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Giants insist they weren’t hazing Amukamara
Question of the Day
“I think he meant it to be funny,” Pierre-Paul said. “For us guys, it was funny, but to the media and all the fans, they didn’t find it funny. I apologize to my fans. It was just a joke that gone bad.”
Coughlin has long maintained that what happens in the locker room stays in the locker room.
“I don’t care what level you’re at, the locker room is the locker room and it is pretty much theirs,” Coughlin said of the players. “And when you’re away at camp, they do have fun with each other. They have some fun with the rookies and that type of thing. However, as has been stated and I’ll say it one more time, if there’s a chance that someone could be injured, then no one wants that. And the inappropriate language being broadcast, we would never want that to be associated.
Still, it sounded as though this would not be the end of the incidents.
Tuck said he paid his dues as a young player, getting dunked, buying breakfast for veterans and even picking up their laundry. He conceded it is a form of hazing, but says it’s benign and not meant to inflict injury and make someone feel inferior.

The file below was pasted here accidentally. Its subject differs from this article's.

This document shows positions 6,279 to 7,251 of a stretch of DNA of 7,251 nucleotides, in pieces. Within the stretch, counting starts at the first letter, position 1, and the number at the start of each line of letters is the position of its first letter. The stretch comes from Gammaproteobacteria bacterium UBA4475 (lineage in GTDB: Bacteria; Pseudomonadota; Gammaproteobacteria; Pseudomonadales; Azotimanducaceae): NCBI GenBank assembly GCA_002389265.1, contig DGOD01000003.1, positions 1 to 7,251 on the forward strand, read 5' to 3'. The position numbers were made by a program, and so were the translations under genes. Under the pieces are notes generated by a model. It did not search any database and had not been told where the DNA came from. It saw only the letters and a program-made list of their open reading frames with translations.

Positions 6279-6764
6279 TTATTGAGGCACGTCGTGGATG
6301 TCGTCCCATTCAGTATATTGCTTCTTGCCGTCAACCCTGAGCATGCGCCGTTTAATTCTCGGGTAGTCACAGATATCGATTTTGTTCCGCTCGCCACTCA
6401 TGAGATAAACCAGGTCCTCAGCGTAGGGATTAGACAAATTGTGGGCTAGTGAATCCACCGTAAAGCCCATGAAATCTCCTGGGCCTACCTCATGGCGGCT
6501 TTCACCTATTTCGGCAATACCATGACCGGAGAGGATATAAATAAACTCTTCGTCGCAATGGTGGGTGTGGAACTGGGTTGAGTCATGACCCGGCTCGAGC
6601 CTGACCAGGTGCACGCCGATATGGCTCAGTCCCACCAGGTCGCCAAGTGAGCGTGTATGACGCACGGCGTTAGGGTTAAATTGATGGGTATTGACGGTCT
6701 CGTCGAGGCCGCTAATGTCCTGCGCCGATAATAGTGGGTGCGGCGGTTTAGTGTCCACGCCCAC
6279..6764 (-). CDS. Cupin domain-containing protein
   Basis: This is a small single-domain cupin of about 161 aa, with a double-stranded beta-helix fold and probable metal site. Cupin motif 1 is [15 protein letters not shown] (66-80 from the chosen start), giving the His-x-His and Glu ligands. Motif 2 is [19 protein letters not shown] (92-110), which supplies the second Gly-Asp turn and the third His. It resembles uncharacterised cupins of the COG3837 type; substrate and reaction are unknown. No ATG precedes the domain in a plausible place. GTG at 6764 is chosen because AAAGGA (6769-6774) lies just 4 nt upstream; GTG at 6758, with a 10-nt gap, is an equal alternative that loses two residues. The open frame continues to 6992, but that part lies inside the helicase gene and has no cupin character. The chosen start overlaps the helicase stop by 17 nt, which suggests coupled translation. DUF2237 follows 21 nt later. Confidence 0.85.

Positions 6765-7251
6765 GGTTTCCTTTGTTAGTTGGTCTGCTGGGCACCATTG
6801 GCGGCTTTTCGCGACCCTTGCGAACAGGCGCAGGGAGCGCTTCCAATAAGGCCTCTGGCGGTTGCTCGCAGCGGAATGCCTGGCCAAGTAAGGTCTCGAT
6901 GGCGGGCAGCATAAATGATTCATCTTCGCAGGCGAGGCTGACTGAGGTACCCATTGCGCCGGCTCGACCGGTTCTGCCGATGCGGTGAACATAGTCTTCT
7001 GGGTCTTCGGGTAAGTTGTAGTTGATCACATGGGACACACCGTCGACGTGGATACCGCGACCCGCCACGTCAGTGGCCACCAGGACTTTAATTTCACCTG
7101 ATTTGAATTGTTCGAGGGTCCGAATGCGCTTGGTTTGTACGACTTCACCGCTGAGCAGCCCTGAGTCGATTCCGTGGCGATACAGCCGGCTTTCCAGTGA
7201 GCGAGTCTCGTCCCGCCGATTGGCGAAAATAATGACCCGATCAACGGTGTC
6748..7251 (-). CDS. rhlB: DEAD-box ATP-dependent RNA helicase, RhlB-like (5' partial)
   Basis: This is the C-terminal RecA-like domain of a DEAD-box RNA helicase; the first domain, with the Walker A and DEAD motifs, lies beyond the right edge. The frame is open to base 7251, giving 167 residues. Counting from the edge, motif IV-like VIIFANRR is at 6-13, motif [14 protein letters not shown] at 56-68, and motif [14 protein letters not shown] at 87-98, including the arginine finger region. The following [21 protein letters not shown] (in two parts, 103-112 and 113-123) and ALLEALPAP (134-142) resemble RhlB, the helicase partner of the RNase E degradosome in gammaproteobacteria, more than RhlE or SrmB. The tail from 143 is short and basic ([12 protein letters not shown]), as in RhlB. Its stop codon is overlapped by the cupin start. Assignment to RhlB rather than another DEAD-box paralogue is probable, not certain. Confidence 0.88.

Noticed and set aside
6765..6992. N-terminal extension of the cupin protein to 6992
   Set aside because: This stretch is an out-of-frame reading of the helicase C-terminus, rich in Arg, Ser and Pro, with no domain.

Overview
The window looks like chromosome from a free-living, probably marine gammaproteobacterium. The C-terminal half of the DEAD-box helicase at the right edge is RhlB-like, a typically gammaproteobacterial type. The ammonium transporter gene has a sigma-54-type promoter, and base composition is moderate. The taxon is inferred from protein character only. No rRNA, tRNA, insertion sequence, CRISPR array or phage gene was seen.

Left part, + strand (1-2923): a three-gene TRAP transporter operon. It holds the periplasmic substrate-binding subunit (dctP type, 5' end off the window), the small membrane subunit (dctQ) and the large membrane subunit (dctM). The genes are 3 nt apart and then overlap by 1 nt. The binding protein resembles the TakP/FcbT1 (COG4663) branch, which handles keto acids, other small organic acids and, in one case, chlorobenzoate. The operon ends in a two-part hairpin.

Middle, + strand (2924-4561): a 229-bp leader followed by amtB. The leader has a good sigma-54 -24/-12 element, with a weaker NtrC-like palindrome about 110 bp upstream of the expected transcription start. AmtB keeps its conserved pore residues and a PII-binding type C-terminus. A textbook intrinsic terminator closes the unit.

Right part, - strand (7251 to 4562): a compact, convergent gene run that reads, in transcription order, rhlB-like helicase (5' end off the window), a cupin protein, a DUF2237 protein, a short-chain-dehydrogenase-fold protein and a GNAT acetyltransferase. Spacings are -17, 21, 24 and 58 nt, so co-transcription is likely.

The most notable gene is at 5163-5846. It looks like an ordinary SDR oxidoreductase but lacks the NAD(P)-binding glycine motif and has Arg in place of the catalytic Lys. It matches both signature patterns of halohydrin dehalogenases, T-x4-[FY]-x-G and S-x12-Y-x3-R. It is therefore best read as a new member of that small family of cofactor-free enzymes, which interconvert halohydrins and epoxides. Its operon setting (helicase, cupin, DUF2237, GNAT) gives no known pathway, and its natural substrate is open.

“We definitely don’t want to be seen in the light of bullies or guys that are taking advantage of younger guys or situations or anything like that,” Tuck said. “It’s unfortunate that it was perceived that way. We definitely do not want to be perceived that way. We’re not that way at all. We’ve just got to do our part to make sure that we do better.”
Weatherford seemed to take the fallout from the videotape the hardest. He was near tears talking about it.
“It’s just disappointing because I pride myself on being a good example. Obviously that was a lapse in judgment,” he said. “Everyone in this locker room loves each other; we all get along great. It was simply horsing around. It wasn’t perceived that way _ I apologize for that. So it was a mistake on my part.”
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